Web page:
Yesterday’s declaration of independence from Serbia by Kosovo’s parliament brings the world a step closer to another war on European soil. The move has been prepared and encouraged by the United States and the European powers in a deliberate attempt to stoke hostilities with Russia.
Kosovan Prime Minister Hacim Thaci declared “The independence of Kosovo marks the end of the dissolution of the former Yugoslavia,” while Serbia’s Prime Minister Vojislav Kostunica called Kosovo a “false state”. The unilateral move by Kosovo is expected to win the support of the US and the EU today, in the face of strenuous objections from both Serbia and Russia that this action is a flagrant breach of international law.
Kosovo has long been the focus of bitter conflict between the Serbian government and separatist forces from the territory’s majority ethnic Albanians, most notably the Kosovo Liberation Army (KLA). These conflicts were utilised by the Western powers to facilitate the break up of the Federal Republic of Yugoslavia and thereby secure their domination of a region considered strategic in securing control of oil, gas and mineral deposits in territories previously dominated by the Soviet Union.
The KLA was secretly armed and trained by the US and Germany, while Washington officially designated it as a terrorist organisation funded by heroin trafficking. In 1996, it began targeting Serb police units in Kosovo, sparking a military conflict with the Serbian regime of Slobodan Milosevic that, by 1998, saw the province divided along ethnic lines. The KLA took control of between 25 to 40 percent of Kosovo in mid-1998 before Serb forces wrested the KLA-held area back. The imminent defeat of the KLA prompted direct intervention by NATO in 1999, justified in the name of opposing ethnic cleansing and atrocities by Serbian forces.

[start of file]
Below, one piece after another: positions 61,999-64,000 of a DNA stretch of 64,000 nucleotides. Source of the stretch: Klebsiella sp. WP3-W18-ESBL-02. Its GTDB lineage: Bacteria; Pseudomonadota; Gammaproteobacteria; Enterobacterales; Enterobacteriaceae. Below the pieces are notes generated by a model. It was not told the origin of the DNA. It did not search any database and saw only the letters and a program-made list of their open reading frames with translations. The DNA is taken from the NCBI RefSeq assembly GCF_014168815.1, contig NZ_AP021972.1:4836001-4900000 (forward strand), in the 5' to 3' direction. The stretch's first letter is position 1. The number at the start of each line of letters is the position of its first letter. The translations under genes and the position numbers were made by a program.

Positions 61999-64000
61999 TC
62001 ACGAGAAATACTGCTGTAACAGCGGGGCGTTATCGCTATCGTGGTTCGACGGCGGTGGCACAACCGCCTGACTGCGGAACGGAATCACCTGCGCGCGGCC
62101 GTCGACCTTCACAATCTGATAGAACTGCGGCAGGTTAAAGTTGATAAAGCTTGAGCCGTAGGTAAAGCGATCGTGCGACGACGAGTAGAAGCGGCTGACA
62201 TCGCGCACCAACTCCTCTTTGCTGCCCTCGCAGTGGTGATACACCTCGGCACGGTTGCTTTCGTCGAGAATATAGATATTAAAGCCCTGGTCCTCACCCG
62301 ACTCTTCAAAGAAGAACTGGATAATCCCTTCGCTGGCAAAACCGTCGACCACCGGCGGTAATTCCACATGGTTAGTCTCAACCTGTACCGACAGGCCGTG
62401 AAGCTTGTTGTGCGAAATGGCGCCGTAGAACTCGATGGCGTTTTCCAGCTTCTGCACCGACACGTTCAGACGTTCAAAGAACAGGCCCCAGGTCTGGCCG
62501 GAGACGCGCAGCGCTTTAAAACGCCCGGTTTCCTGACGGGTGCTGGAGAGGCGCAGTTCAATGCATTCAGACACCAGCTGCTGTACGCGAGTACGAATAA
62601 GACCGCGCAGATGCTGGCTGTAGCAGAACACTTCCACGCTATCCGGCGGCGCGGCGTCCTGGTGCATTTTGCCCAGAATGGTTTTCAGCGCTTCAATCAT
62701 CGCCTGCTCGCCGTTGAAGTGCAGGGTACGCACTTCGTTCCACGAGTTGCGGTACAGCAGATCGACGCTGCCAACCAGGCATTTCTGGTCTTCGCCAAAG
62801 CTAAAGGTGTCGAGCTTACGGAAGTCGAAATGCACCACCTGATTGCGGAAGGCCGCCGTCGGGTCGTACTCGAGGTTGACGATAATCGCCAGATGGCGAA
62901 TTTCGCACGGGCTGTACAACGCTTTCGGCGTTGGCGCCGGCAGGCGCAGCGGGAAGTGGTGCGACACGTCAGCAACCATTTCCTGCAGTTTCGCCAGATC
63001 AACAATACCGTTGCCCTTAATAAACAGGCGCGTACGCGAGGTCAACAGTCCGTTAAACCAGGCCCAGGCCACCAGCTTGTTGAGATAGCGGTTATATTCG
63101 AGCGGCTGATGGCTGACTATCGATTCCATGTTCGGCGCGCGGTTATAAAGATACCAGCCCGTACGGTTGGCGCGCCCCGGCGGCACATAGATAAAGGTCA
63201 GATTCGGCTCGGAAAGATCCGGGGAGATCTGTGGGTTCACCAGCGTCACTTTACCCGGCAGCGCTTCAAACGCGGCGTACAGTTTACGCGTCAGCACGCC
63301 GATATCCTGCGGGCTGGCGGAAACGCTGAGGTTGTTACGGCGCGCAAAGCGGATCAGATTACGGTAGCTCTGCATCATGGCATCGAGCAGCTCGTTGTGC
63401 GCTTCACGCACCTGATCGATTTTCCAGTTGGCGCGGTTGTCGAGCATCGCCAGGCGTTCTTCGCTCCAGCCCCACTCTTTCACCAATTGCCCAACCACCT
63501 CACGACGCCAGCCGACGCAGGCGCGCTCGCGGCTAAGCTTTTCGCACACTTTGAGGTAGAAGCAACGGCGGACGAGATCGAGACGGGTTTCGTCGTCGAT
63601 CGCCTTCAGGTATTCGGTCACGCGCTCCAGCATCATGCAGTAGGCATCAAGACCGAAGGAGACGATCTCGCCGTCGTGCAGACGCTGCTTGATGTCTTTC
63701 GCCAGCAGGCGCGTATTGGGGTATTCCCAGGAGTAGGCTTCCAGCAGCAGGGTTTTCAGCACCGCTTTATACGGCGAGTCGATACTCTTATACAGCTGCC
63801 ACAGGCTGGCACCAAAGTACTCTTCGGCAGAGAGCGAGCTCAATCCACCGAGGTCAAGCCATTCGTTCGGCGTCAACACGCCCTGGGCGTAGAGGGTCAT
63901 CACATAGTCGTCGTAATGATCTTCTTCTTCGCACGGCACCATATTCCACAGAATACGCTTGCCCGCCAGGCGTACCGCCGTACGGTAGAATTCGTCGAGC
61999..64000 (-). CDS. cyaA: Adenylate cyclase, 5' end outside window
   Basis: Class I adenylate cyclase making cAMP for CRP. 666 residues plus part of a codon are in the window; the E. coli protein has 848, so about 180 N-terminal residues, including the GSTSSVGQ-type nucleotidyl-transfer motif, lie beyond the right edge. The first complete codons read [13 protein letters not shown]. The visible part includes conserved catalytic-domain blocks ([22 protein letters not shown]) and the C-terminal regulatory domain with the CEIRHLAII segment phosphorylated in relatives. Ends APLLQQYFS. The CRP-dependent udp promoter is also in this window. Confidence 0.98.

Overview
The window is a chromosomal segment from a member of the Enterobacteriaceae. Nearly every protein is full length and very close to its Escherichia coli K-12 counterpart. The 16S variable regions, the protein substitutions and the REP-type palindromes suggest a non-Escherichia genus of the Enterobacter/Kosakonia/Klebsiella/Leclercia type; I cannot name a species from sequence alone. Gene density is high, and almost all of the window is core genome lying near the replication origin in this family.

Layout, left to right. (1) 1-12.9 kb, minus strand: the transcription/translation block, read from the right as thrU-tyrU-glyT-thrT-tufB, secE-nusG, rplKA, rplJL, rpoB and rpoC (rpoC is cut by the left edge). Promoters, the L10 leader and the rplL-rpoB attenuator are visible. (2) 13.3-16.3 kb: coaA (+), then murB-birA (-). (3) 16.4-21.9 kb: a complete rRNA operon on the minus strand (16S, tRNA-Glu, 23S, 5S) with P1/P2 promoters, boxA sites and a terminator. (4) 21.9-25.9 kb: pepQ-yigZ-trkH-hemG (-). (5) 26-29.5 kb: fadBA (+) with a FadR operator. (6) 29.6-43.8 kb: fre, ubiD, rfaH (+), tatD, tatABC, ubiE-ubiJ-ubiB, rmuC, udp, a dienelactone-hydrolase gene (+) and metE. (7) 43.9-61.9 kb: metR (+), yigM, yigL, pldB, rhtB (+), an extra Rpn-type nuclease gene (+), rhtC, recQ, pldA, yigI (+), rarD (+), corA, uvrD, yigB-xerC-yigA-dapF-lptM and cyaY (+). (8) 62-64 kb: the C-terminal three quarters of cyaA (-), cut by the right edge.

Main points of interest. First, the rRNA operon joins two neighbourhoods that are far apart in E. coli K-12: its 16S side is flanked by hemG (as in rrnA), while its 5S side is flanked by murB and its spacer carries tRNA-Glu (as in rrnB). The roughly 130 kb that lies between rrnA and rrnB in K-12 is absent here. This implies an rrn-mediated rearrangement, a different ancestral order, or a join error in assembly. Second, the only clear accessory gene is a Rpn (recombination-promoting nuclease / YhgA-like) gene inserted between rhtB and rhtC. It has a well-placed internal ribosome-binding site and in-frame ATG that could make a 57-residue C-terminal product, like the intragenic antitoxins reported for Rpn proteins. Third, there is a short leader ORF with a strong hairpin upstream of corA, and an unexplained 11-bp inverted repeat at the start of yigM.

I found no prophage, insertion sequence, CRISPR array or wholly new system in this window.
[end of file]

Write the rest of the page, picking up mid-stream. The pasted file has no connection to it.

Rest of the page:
The war ended on June 10 after a 78-day aerial bombardment of Serbian forces and Serbia itself. Its end saw a military standoff between British and Russian forces at Pristina airport.
Kosovo was placed under the control of the United Nations, but on terms that reflected the tense power struggle for regional hegemony between the US and EU on one side, and Russia on the other. Kosovo has a population of just two million, of whom the majority are ethnic Albanian. But there remained a minority of Serbs, which even today, after campaigns of ethnic cleansing, numbers around 120,000.
Resolution 1244 of June 10, 1999 ordered the withdrawal of Yugoslav forces and the handing over of Kosovo to the control of the UN Security Council—of which Russia is a permanent member—and its military mission, KFOR. It made no mention of independence and was based on the general principle of “facilitating a political process designed to determine Kosovo’s future status” and a “political solution to the Kosovo crisis”. Its preamble referred specifically to the “territorial integrity” of Yugoslavia, and Article 10 authorises only “substantial autonomy within the Federal Republic of Yugoslavia” and deployment “under United Nations auspices”.
However, since the West engineered the downfall of Milosevic in September 2000 and the subsequent inauguration of Bush as president, the US has been pushing for Kosovo’s independence. Bush visited Albania last June and has challenged Russia to try and block independence on the Security Council.
This is only one example of the worsening relations between Moscow and Washington. Hostilities have emerged over control of the Middle East’s and Central Asia’s energy supplies, as well as Washington’s threat to set up rocket silos in Poland and a radar system in the Czech Republic as part of its so-called “missile shield”.